Will Your Online Strategy be out of Date Soon?
Karl Wiseman, Digital and Content
But you probably already knew that.
We know that technology and social media move very fast and that every social platform is working hard to keep their users happy. This means that for brands looking to utilise social media as part of their marketing and communications, they have to constantly review which platforms their audiences are using, which features work best, and how to use that information from a corporate perspective. It can make for a daunting task. And there’s an additional challenge around the corner: a whole new ‘Generation Z’ of adults.
Within the next few years, we will move into a generation that truly did not know life before social media. Soon, if not already, this generation will become colleagues, business partners, and perhaps significantly, customers. As per this time of year, we recently had a number of work experience students come to our office to learn about Redleaf. We saw this as an opportunity to learn more about how they use social media, in turn illustrating to them how their social media habits are used by brands. There were a few really useful pieces of information that came out of it that I feel are worth exploring:
So where is Generation Z communing online?
The standout new platform that is completely unused by financial services institutions is Snapchat. In fact it’s underused by probably every sector apart from music and fashion. For those not in the know, Snapchat is an app-only (i.e. no browser/desktop/laptop access) way for people to take photos and videos, add text and drawings, and send them to friends for a controlled period of time. That is, the messages self-destruct after the allotted time (from 1-10 seconds, or added to your timeline for 24 hours). The ‘Discover’ and ‘Live’ functions offer a way for people to follow brands and events as-they-happen.
The other social media platform that brands need to consider for the future is Facebook-owned WhatsApp. WhatsApp is a simple instant messaging app - allowing users to chat with groups or privately –and it is a true gem of the tech world with over 800m users. Unlike most platforms, the opportunities to use Whatsapp are perhaps less clear; but they do exist. You can start a news feed to update subscribers on the latest updates and provide further insight and exclusive offers, through to using it as a medium by which to communicate with customers on a personal basis.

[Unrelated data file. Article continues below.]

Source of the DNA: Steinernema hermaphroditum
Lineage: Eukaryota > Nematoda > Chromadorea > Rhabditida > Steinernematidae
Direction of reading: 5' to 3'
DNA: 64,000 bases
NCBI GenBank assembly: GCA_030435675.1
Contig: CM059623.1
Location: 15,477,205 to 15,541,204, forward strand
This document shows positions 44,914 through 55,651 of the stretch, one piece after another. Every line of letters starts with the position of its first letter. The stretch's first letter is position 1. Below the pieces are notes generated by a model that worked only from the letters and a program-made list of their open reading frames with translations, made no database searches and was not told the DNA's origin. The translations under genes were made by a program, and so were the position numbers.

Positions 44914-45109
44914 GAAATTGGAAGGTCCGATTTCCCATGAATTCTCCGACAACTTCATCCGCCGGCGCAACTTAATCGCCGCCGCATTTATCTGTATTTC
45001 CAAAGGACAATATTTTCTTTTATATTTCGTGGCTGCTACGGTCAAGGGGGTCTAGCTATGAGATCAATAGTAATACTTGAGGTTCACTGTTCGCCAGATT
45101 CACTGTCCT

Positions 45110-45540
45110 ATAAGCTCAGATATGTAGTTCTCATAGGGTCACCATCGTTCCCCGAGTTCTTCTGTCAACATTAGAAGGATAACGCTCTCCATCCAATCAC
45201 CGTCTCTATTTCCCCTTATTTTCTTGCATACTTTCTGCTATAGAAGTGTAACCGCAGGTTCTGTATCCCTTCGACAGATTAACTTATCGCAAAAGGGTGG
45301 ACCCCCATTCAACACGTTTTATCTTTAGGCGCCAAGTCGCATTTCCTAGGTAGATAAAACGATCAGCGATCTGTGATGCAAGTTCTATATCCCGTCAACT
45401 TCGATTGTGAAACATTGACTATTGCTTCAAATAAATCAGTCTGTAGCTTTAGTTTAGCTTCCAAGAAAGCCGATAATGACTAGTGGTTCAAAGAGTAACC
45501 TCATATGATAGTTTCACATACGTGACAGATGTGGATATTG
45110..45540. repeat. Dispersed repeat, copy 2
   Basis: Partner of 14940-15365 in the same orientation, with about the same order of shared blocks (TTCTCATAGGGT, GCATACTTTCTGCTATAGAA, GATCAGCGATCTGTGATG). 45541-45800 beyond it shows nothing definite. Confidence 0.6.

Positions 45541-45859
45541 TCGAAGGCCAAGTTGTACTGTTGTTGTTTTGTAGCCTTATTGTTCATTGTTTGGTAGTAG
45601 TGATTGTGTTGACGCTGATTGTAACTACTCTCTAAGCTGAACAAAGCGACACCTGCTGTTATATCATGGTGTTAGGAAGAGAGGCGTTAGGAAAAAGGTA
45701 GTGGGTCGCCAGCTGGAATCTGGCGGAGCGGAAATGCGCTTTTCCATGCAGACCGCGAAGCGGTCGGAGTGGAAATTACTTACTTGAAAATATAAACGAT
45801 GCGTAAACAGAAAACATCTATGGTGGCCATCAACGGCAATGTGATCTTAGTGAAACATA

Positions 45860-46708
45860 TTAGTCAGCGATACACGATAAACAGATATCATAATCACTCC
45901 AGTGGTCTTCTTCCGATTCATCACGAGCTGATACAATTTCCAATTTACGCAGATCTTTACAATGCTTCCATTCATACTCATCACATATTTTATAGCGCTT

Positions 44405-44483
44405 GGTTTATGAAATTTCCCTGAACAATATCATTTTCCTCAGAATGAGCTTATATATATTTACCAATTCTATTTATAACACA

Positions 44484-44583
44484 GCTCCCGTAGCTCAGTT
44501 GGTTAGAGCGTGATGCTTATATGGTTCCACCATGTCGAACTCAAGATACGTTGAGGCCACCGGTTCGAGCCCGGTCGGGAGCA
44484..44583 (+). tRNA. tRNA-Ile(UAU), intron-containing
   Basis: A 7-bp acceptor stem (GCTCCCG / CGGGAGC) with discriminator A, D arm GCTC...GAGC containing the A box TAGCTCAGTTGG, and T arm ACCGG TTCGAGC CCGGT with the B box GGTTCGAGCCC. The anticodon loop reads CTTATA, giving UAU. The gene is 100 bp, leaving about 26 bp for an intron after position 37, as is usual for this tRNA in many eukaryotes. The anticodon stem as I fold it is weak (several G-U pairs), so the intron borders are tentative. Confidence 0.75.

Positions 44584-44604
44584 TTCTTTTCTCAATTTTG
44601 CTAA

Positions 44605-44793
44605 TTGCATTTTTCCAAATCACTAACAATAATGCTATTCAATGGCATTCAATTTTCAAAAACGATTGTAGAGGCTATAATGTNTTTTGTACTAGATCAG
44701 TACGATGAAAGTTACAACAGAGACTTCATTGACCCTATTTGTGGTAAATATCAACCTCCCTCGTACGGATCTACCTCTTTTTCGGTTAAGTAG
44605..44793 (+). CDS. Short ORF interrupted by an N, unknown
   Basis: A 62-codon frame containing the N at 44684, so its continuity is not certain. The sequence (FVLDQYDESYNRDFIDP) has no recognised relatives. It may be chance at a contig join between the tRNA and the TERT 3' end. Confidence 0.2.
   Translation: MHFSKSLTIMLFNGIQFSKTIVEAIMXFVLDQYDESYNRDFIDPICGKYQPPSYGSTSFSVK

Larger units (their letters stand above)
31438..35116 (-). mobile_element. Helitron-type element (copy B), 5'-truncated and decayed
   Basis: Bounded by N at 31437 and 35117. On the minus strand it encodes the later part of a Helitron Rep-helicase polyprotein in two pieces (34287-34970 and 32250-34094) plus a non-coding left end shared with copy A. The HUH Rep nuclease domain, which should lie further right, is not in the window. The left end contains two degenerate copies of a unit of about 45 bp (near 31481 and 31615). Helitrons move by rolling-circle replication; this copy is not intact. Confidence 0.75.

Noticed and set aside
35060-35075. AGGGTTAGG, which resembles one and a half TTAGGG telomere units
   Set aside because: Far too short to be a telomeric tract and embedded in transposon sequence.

Twitter is another platform that Generation Z is using, still. This is useful because Twitter is a platform that many brands are familiar with. However, the way in which it should be used will change dramatically, mainly due to new content needs.
The quality of the content posted simply has to be of a higher standard than what most are currently posting. The expectations of younger generations is significantly higher and the brands that invest in making their content polished, well-thought through, and creative will continue to dominate the new marketing mix online.
Imagery of all types is a great mean of attracting new followers and encouraging existing ones to stick around. The branding of the profiles needs to be vibrant and colourful. Include a variety of media: photos, videos, graphics and emojis. This will ensure a balanced, fresh mix of content that subscribers won’t tire of easily. This sort of content requires planning and investment to produce on-brand campaigns that will fit with the messages you’re trying to get across.
Your language needs to be clear, concise, and jargon-free; make sure your explanations aren’t condescending. Remember, when people are reading your posts, you’re on borrowed time - keeping it short and simple will deliver better results.
Identifying what resonates with Generation Z is the challenge of any planned content strategy. But it is important to react appropriately to popular events and seasons. This means snappy, creative processes using appropriate spokespeople and figures in a witty, strategic way. No mean feat. Celebrity endorsement will play an increasing role, but that does not necessarily mean getting a film star or musician involved necessarily, but it can extend to engaging ‘social media stars’ that have already built an impressive audience.
What is becoming ever clearer is that budget saved from traditional advertising needs to be shifted into a cohesive content strategy delivering leads and conversions. It’s now entirely within the hands of the corporates to speak to their audiences directly and with that comes the responsibility of building the following you need to continue delivering results.
A new way of working
This may well seem like a challenge equivalent to climbing Everest.
But really it’s about evolving the way in which marketers and communicators plan campaigns. It’s less about looking to peers for inspiration and more about how you can fit into your audience’s use of ‘online’ and ‘digital’. Rather than seeing the audience as an observer, put yourselves into their shoes and ask how you can fit in with what they’re already seeing and interacting with. Your posts need to fit naturally within this context. Rather than mimicking your peers, consider who else outside of your industry is targeting the same individuals you are. Behave less like a corporate with a target, and more like a useful source to a person.
This is all about having a better understanding of your audience, and your future audience. It’s not uncommon for brands to use their industry peers as a benchmark, looking at how they are communicating. But now is a good time to think about brands from other sectors that are successfully getting through to your audience. It’s time to find out what we can learn from fashion, music and media brands.
More from me on how to do that next time…